Standard regimen for severe inpatient pneumonia

A
  1. IV Amoxicillin/clavulanate 1.2g q8h + IV ceftazidime 2g q8h
    + PO/IV clarithromycin 500mg BD/q12h/azithromycin 500mg OD/q24h OR PO/IV doxycycline 100mg BD
  2. IV levofloxacin 750mg q8h/moxifloxacin + IV ceftazidime 2g q8h
28
Q

Should we give ceftazidime if inpatient w/ severe pneumonia has a penicillin allergy?

A

depends on severity of allergy

  1. If can tolerate 3rd gen cephalosporin (low chance of cross-reactivity) then add ceftazidime
  2. Omit if reaction is severe e.g. anaphylaxis, and give only respiratory fluoroquinolone
    - Monitor closely and use cultures to direct antibiotics therapy
29
Q

What are the indications for anaerobic coverage?

A

Either lung abscess (pus collection) OR empyema (pus/abscess in pleural space)

30
Q

What are the likely anaerobes in pneumonia?

A

Oropharyngeal space anaerobes: Bacteroides fragilis, Prevotella spp., Porphyromonas spp., Fusobacterium spp.

31
Q

Drugs for anaerobic coverage

A

Add IV/PO clindamycin or metronidazole

Not required if regimen contains amoxicillin/clavulanate or moxifloxacin

32
Q

What are the indications for MRSA coverage and Pseudomonas coverage?

A
  • Prior respiratory isolation in last 1 year
  • Severe CAP only: hospitalization and IV antibiotics treatment in the past 90 days (+ locally validated risk factors)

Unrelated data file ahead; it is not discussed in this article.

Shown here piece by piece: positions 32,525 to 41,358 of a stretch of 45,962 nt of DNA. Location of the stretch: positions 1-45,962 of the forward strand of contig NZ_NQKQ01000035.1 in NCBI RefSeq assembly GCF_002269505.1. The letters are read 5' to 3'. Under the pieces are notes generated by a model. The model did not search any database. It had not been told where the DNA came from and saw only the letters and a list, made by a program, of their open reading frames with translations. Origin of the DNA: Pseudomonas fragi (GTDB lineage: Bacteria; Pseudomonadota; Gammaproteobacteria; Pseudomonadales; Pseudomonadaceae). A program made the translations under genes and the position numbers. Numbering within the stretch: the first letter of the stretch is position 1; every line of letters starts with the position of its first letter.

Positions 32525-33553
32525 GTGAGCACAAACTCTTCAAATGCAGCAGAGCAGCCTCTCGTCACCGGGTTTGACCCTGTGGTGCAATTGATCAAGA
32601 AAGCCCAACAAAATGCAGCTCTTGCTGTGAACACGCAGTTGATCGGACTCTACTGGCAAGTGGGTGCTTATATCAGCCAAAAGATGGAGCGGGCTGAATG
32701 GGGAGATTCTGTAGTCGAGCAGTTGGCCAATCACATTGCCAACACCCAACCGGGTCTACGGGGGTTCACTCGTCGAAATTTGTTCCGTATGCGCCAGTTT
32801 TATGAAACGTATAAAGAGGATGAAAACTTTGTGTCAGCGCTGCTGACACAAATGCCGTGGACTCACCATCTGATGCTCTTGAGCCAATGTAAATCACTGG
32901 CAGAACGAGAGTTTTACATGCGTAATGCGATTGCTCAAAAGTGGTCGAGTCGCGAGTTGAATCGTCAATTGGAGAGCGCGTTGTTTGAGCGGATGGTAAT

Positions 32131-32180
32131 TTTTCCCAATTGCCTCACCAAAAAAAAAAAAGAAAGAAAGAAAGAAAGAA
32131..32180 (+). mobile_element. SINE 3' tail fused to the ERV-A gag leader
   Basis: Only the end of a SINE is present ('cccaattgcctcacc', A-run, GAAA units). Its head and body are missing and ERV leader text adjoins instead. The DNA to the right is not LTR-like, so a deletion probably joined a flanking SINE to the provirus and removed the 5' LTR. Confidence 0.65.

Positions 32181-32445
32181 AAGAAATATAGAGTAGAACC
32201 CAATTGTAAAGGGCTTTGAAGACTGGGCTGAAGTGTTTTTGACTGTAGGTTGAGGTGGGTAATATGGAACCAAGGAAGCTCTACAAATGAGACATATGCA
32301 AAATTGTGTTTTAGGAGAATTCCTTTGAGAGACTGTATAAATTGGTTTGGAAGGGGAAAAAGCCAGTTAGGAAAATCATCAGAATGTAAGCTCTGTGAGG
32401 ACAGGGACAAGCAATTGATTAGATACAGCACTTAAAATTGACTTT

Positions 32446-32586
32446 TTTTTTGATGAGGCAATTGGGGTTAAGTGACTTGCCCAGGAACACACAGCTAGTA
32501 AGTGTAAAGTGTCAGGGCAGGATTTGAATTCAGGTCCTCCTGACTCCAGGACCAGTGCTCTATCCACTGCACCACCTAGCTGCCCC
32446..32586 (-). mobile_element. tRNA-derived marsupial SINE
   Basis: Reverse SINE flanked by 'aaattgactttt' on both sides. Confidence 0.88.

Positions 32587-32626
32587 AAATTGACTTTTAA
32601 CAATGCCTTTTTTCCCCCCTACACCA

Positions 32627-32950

• 2nd point does not apply for Pseudomonas bc ceftazidime also covers Pseudomonas for severe CAP
33
Q

MRSA Coverage

A

IV vancomycin OR
IV/PO linezolid
Do not use daptomycin as it is inactivated in the lung surfactant

34
Q

How to modify regimen for Pseudomonal coverage?

A

Change to anti-pseudomonal B-lactam: IV piperacillin/tazobactam, IV ceftazidime, IV cefepime, IV meropenem
Choose IV/PO levofloxacin over moxifloxacin

35
Q

Monitoring for efficacy of therapy

A
  1. Clinical improvement in 48-72h: decrease in signs and symptoms
    - Elderly or multiple comorbidities may take longer
  2. Do not escalate abx in 1st 72h unless culture-directed or significant clinical deterioration
  3. Repeat radiological tests only for clinical deterioration to look for missed complications
    - Radiological improvement lags behind clinical, takes 4-6weeks for resolution
36
Q

Monitoring for safety of therapy

A
  1. Adverse effects of abx (side effects and allergy)

2. Renal function for dose adjustment

37
Q

When should we step down from IV to PO abx?

A
  1. hemodynamically stable
  2. clinically improved/improving
  3. afebrile >24h
  4. normally functioning GIT
  5. can ingest PO medications
38
Q

Benefits of PO step-down therapy

A
  1. pt comfort and mobility
  2. less phlebitis & risk of nosocomial bacteremia
  3. less preparation and administration time
  4. less costs
  5. facilitates discharge
39
Q

How to step down to PO therapy if there are no positive cultures?

A

Use same abx or abx from the same class
- B-lactams: change to PO amox/clav or PO cefuroxime
MRSA/Pseudomonas: stop empiric therapy in 48h if no culture + patient is improving
Burkholderia: if no culture just remove ceftazidime